Rock legend Adam Clayton has revealed how U2’s music saved him from depression – and urged the Irish government to tackle the teenage suicide issue.

Clayton made the plea at the launch of a campaign to save those aged 15-25 from suicide and create awareness of mental health.

The U2 bass player told the Irish Sun newspaper that the cause is something he empathises with.
And he told how music has saved him from the clutches of depression as he battled with mental health issues when he was a socially awkward teenager.

Clayton told the Irish Sun: “For me and the rest of the band it was music that saved us. Otherwise we would have gone a bit mad I’m sure - not mad, but certainly suffered from depression.”

The 52-year-old was one of the celebrities at the launch of ‘Walk In My Shoes’ campaign in aid of the St Patrick’s Hospital Foundation in Dublin.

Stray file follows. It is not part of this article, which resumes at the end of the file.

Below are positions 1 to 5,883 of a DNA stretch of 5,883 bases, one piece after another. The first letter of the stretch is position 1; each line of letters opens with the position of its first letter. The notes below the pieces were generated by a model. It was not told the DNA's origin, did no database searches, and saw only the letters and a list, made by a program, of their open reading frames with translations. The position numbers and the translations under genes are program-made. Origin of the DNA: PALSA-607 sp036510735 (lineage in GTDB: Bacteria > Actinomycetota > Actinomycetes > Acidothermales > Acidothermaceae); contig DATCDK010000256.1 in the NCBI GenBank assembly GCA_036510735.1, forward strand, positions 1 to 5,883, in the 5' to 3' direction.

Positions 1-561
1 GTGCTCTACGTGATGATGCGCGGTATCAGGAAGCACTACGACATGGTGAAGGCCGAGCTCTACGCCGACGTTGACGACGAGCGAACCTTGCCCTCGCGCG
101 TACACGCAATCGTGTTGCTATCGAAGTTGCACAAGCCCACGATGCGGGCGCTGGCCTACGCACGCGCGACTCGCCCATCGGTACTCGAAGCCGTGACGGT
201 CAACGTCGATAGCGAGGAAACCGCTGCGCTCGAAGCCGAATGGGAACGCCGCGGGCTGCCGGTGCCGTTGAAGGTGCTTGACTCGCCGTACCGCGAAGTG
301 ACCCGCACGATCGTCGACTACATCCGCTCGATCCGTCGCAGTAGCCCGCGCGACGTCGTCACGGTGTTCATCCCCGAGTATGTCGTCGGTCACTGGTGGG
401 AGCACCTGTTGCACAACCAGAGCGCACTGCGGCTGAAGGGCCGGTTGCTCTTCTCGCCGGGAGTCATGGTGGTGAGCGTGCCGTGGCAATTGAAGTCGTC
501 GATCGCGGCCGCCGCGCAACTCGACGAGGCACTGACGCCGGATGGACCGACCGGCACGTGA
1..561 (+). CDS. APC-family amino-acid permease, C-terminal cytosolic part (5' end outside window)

He added: “When I was 16 or 17, I found it difficult to fit in but then music was the thing that worked for me.

“Later on, I had issues with alcohol and I went to rehab. It was a breath of fresh air to have people identify what was going on for me. Thankfully, by putting down the alcohol, I haven’t had any issues since.

“When I heard about the mental health issues here in Ireland, about young men between 15 and 25 and the high suicide rates and the fact that this is a difficult time, it was an opportunity to do something.

“Music fans - the people we relate to and identify with - tend to be between the ages of 15 and 25, and to hear these high suicide rates is tragic. Any suicide is tragic - but the suicide of a young person particularly so.”